Cargo escapes US ban on travel from Europe
12 / 03 / 2020
By Damian Brett
The White House has clarified that cargo is not included in the US ban on travel from Europe announced as part of efforts to stop the spread of coronavirus.
Yesterday, US president Donald Trump announced an unprecedented travel ban from most of Europe to the US would begin at the end of this week.
Initially, the president had indicated that the ban would also “apply to the tremendous amount of trade and cargo”.
However, the White House later clarified that the ban only applies to the movement of human beings, not goods or cargo.
The UK, Ireland and other non-Schengen countries are unaffected.
However, the move is still likely to have an impact on air cargo movements between the US and Europe.
It appears likely that the move will result in passenger airlines reducing services and therefore removing bellyhold cargo capacity from the market.
However, it is not likely to have the same impact on the cargo market as that of the cancellation of services to/from China, given the lower levels of demand on the transatlantic.
Also flights are likely to continue to some extent, catering for nationals from the US and unaffected countries.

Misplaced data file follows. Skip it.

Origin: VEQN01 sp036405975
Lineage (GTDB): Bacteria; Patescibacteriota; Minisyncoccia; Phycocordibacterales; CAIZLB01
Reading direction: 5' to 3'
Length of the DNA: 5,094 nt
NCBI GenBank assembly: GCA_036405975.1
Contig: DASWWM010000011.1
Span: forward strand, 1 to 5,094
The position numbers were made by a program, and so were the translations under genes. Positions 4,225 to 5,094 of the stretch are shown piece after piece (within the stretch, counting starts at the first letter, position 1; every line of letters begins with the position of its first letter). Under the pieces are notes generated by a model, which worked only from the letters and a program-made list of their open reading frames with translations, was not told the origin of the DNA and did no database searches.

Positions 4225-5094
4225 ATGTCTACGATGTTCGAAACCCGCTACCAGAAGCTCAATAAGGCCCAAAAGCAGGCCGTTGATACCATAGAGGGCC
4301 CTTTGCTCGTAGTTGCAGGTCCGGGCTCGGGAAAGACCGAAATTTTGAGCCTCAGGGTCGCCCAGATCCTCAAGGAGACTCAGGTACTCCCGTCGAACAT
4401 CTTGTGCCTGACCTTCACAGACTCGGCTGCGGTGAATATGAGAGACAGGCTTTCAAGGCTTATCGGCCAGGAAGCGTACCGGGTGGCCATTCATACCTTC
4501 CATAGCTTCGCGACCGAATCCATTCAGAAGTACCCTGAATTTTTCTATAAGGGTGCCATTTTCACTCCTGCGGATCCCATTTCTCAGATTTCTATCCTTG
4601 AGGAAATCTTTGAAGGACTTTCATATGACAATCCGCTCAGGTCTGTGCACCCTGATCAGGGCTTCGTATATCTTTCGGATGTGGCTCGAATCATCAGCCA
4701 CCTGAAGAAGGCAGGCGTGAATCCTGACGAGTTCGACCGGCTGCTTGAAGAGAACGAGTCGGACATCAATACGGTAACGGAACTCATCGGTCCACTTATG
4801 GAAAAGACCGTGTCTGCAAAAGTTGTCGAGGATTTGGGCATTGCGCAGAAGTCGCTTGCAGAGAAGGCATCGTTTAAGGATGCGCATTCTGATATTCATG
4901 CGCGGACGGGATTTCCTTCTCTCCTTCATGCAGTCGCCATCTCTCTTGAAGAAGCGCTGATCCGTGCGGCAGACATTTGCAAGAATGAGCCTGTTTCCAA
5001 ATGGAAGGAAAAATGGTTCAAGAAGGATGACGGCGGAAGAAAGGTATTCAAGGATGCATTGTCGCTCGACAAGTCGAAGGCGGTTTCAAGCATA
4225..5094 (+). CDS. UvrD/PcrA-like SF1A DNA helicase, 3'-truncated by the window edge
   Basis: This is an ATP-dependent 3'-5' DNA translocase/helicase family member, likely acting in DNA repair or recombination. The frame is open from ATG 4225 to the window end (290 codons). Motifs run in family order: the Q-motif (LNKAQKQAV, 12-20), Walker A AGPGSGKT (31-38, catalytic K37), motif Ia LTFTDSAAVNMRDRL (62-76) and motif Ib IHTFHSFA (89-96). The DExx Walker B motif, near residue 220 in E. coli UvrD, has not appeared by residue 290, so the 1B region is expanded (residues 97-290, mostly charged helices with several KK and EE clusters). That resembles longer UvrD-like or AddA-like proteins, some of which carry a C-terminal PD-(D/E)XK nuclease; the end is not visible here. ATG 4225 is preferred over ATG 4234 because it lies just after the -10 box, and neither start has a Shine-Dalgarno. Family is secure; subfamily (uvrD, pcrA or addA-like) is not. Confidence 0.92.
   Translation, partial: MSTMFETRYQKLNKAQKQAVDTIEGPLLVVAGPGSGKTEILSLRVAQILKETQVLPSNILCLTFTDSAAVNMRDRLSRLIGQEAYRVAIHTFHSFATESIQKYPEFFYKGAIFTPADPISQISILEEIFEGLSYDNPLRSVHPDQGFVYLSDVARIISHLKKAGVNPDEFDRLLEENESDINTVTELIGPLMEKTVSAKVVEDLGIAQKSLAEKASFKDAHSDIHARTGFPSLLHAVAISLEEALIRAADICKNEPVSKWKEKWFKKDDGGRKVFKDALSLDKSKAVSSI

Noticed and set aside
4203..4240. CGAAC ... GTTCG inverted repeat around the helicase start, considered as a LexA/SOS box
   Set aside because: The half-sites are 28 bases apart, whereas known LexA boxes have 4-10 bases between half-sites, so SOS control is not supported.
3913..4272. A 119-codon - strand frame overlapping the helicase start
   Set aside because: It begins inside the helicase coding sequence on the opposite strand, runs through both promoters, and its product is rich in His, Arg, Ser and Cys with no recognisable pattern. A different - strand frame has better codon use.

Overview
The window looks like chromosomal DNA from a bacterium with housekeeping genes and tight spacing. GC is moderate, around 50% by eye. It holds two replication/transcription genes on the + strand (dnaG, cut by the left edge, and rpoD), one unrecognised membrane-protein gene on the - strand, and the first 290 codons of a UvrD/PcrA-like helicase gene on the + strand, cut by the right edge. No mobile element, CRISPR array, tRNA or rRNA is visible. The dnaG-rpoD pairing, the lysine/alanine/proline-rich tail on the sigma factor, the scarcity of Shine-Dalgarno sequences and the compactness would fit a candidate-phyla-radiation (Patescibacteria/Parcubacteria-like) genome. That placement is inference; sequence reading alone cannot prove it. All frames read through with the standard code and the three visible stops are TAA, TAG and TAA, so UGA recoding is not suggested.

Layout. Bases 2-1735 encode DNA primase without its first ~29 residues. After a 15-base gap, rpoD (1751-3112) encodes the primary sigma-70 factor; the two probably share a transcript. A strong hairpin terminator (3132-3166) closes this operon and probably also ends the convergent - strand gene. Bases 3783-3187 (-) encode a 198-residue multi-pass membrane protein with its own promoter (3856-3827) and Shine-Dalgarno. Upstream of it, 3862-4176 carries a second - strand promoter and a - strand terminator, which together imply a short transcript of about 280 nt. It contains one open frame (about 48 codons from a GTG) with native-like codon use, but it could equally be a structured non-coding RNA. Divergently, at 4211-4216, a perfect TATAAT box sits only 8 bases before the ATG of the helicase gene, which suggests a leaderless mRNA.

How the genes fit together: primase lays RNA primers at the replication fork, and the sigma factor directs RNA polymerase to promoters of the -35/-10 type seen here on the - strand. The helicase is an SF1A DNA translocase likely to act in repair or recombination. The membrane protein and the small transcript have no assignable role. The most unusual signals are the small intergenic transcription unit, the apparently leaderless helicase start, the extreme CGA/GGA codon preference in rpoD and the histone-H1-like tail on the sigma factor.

Air Cargo News sister title FlightGlobal said the the move seems certain to upend, if not outright freeze, air travel between the US and continental Europe, a market with some 560 flights daily, according to Cirium schedules data.
The ban will last 30 days and will come into place on March 13. It applies only to foreign nationals who have been in certain European countries encompassing the Schengen agreement for 14 days before their scheduled arrival in the US.
Nearly 40 airlines were scheduled to operate a combined 560 passenger flights daily, carrying some 160,000 seats, in both directions between the US and continental Europe in the 30 days starting March 13, according to Cirium schedules data.
That equates to nearly 17,000 flights and 4.8m seats in the 30-day period.
European countries with the greatest number of US flights include Germany, France and the Netherlands. Other countries with notable capacity to the US include Spain, Switzerland, Italy, Portugal and Turkey.
American Airlines, Delta Air Lines and United Airlines will be the most-impacted US carriers. Combined, they operate more than 200 daily flights from the USA to Europe.
European carriers most affected stand to be Lufthansa, with about 60 daily US flights, and Air France, with an average of 37.